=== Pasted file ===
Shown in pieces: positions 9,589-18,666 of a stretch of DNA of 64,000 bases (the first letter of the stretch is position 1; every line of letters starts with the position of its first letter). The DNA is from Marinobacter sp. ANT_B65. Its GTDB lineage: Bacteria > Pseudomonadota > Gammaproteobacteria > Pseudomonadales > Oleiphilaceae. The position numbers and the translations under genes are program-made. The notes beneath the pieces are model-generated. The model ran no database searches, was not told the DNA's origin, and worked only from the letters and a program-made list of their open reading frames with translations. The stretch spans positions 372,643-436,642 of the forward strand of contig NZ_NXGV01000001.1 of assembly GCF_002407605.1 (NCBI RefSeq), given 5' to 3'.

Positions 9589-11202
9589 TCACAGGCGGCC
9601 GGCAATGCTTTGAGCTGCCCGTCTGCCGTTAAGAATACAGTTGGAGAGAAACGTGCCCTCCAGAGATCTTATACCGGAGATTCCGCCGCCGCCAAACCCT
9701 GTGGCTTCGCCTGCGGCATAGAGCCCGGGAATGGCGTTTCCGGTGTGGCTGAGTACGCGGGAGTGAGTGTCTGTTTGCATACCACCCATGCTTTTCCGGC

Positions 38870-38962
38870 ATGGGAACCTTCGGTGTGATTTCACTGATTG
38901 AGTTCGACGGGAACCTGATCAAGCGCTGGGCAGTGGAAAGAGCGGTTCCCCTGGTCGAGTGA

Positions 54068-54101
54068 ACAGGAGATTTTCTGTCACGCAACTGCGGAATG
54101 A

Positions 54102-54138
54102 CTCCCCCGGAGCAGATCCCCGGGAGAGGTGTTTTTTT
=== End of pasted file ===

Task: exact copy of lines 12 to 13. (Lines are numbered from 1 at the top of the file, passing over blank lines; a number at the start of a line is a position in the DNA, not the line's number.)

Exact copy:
Positions 54102-54138
54102 CTCCCCCGGAGCAGATCCCCGGGAGAGGTGTTTTTTT